NEW ORLEANS — Paige Bernhardt and Nancylee Myatt moved to New Orleans from California a couple of years ago. When they were out West, they frequented the famous horse-racing track at Santa Anita.
But now that they’re in the Big Easy, they’ve grown to love the Fair Grounds Race Course on Gentilly Avenue. They enjoy it so much, in fact, that for their first two Thanksgivings in the city — including this one — they’ve come to the Fair Grounds for the local track’s opening day blowout.
Dressed in multihued vests, ties and derbies and sporting purple and orange nail polish, Bernhardt and Myatt took a break in between the sixth and seventh races and discussed why opening day at the Fair Grounds has already become a Turkey Day tradition for them.
“We love this track,” Bernhardt said. “Our home track was Santa Anita, and now it’s the Fair Grounds.”
Added Myatt: “It’s a great little track.”
They noted, however, that they initially weren’t aware of how huge a deal opening day at the Fair Grounds is — and how many racegoers dress to the nines for the event.
“We didn’t know about the dressing-up stuff,” Bernhardt said with a grin.
Fashion, in addition to horses, was certainly on parade in the grandstands, the clubhouse and the VIP areas Thursday as a crowd of about 8,500 watched the 87th running of the $100,000 Thanksgiving Handicap. The big race was won by Delaunay, ridden by Rosie Napravnik, trained by Tom Amoss and owned by Maggi Moss.
It was an upset over pre-race favorite Gantry, who won last year’s Handicap and finished second this year. Cash Refund was third.
In the VIP area, some women sported tight skirts, freakishly high heels and pricey jewelry, while many of the men wore natty suits, complete with handkerchiefs in the pockets, and traditional derby hats and chapeaux as they took in the 10-race card.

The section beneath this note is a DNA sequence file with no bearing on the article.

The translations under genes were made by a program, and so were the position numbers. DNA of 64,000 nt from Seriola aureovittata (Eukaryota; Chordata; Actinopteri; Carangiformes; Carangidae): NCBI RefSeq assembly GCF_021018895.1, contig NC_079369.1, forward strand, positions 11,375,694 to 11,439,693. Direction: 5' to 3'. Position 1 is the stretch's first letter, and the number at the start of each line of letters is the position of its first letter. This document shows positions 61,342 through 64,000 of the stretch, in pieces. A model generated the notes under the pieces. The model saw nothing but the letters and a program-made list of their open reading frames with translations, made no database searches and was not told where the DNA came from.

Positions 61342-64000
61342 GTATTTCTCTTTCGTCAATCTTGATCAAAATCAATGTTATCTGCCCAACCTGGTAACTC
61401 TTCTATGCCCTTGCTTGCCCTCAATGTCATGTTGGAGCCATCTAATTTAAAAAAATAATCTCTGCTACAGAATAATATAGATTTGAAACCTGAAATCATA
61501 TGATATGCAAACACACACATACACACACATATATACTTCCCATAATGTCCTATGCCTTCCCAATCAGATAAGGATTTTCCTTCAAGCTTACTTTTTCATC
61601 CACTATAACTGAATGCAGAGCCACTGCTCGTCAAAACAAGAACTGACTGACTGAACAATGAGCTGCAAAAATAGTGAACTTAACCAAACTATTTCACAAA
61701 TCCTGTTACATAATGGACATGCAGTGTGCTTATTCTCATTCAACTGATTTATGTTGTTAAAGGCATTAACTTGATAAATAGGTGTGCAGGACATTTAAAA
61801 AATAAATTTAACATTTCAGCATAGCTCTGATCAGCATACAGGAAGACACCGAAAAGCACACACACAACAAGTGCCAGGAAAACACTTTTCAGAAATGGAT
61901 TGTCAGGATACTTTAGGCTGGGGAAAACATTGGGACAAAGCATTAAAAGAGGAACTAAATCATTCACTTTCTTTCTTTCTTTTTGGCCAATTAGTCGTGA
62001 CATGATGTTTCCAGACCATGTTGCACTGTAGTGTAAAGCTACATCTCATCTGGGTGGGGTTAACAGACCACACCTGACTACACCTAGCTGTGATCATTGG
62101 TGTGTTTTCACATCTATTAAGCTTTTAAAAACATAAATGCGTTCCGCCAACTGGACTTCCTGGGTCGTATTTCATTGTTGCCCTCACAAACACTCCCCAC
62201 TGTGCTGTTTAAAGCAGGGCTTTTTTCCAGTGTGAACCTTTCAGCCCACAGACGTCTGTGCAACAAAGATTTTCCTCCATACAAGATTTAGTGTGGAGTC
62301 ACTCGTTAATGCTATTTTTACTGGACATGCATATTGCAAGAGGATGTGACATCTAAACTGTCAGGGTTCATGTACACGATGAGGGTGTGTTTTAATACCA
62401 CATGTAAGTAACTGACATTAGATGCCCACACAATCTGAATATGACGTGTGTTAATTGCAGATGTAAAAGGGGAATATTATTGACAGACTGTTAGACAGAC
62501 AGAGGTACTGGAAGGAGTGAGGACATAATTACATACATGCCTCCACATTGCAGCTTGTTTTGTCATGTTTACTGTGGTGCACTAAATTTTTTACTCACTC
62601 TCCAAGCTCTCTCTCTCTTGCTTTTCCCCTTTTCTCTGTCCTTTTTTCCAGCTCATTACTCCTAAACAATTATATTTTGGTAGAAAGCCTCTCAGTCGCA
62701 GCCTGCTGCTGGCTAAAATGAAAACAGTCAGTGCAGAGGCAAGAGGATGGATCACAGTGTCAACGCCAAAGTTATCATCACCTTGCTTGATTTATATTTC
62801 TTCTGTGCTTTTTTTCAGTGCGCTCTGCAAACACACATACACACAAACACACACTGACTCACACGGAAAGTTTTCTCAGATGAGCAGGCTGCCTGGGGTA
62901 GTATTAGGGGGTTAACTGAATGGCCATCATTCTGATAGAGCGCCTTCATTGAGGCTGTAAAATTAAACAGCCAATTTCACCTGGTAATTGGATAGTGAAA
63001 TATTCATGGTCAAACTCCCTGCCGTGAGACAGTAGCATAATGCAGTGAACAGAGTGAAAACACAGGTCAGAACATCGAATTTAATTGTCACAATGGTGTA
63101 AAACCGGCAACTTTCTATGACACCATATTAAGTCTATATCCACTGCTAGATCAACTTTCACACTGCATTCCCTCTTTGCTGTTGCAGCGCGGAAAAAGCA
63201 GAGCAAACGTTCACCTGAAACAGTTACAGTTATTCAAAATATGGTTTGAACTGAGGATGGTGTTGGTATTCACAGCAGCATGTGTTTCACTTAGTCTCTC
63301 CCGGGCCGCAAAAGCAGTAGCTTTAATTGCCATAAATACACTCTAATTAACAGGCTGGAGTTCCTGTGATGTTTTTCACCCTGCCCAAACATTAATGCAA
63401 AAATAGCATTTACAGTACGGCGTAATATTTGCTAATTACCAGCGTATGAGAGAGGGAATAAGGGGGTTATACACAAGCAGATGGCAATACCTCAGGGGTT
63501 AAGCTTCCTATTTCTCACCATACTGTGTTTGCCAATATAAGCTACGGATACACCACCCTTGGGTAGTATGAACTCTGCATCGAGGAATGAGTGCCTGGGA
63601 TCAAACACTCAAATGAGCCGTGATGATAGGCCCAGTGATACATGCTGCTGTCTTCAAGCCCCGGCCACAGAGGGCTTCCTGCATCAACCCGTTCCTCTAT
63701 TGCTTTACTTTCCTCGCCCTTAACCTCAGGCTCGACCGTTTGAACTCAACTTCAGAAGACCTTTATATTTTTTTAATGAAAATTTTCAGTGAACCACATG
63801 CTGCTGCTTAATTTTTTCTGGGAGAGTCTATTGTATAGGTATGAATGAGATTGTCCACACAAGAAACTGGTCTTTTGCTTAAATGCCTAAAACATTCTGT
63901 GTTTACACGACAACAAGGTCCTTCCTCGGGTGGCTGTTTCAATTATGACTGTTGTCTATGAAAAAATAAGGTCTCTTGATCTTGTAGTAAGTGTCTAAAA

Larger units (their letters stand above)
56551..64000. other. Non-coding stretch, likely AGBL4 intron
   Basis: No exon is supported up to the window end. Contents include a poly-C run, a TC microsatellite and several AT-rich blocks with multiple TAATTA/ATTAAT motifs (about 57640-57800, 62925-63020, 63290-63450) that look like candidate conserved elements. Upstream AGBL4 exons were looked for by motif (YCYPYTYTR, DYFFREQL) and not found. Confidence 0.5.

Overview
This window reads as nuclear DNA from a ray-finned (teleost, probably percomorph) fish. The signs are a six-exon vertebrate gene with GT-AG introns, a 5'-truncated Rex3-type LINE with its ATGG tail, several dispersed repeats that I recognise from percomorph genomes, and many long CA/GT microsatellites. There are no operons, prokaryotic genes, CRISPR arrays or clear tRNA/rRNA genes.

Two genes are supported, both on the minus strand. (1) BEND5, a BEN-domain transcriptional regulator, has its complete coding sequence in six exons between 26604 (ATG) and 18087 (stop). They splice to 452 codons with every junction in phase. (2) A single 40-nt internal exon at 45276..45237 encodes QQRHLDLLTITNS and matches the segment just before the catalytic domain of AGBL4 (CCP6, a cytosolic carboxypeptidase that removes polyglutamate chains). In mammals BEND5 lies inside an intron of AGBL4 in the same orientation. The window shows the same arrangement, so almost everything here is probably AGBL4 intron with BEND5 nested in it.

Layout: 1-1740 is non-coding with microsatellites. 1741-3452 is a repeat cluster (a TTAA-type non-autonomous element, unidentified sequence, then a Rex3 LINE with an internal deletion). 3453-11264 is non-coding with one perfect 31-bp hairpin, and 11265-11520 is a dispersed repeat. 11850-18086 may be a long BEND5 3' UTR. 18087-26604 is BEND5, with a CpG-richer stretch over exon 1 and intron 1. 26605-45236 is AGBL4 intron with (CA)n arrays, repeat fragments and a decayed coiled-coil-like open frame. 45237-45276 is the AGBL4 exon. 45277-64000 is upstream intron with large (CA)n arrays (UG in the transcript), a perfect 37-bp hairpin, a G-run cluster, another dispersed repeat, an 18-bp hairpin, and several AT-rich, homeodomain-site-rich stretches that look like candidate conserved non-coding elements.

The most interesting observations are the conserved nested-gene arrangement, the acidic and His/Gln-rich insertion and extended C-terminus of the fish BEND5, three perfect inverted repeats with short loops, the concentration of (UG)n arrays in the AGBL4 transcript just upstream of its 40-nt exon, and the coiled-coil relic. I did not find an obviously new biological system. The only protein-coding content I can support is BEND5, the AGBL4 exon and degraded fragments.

But down on the ground, in the open-air areas, the scene was a bit different, taking on a Mardi Gras feel. Women flaunted huge hats topped with purple and pink and yellow feathers, knee-high boots and beads around their necks. Men wore everything from cargo shorts and sneakers to gaudy sweater vests and baseball hats.
While the fans upstairs dined on a lavish buffet dinner and sipped wine and champaign brought by attentive, tuxedoed waiters, the hipster crowd below threw back beers, queued up at concession stands and lined the fence at the track.
Such diversity is the beauty of opening day at the Fair Grounds, Thanksgiving regular Rob Clemenz said.
“It’s the perfect blend of prototypes of people,” said Clemenz, who was dressed in a sport coat and jeans. “You’ve got everything: young and old, rich and middle class, black and white and Asian. It’s beautiful.”
Whatever their ethnic or economic background, horse-racing enthusiasts streamed into the Fair Grounds by the thousands.
The parking lot at the track began to fill up by 10 a.m. — a full hour before the first race — and around 12:30 p.m., track managers announced that only valet parking remained, leaving hundreds of attendees to park in the adjoining neighborhoods and hike to the track.
It made for a 12-hour day of standing in the sun for parking lot attendants and endless hours of bringing booze to fans in the clubhouse for the wait staff as guests lined up to place bets and milled around socializing with drinks in their hands.
Among those putting money down Thursday were Rick Duplantier and Cindy Woolridge, of New Orleans, who are track regulars during the four-month racing season and who frequently come for opening day.
For them, not only is the event a blast, but it also means no piles of pots and pans in the sink at home.
“It’s just the place for a New Orleans tradition,” Duplantier said with a laugh.
But the horse racing doesn’t stop on Thanksgiving either, and Duplantier and Woolridge said they will continue to haunt the clubhouse throughout the Fair Grounds’ 2012-13 season.
“We’ll be here tomorrow,” Duplantier said as he sipped a beer. “The day after Thanksgiving is a big day, too.”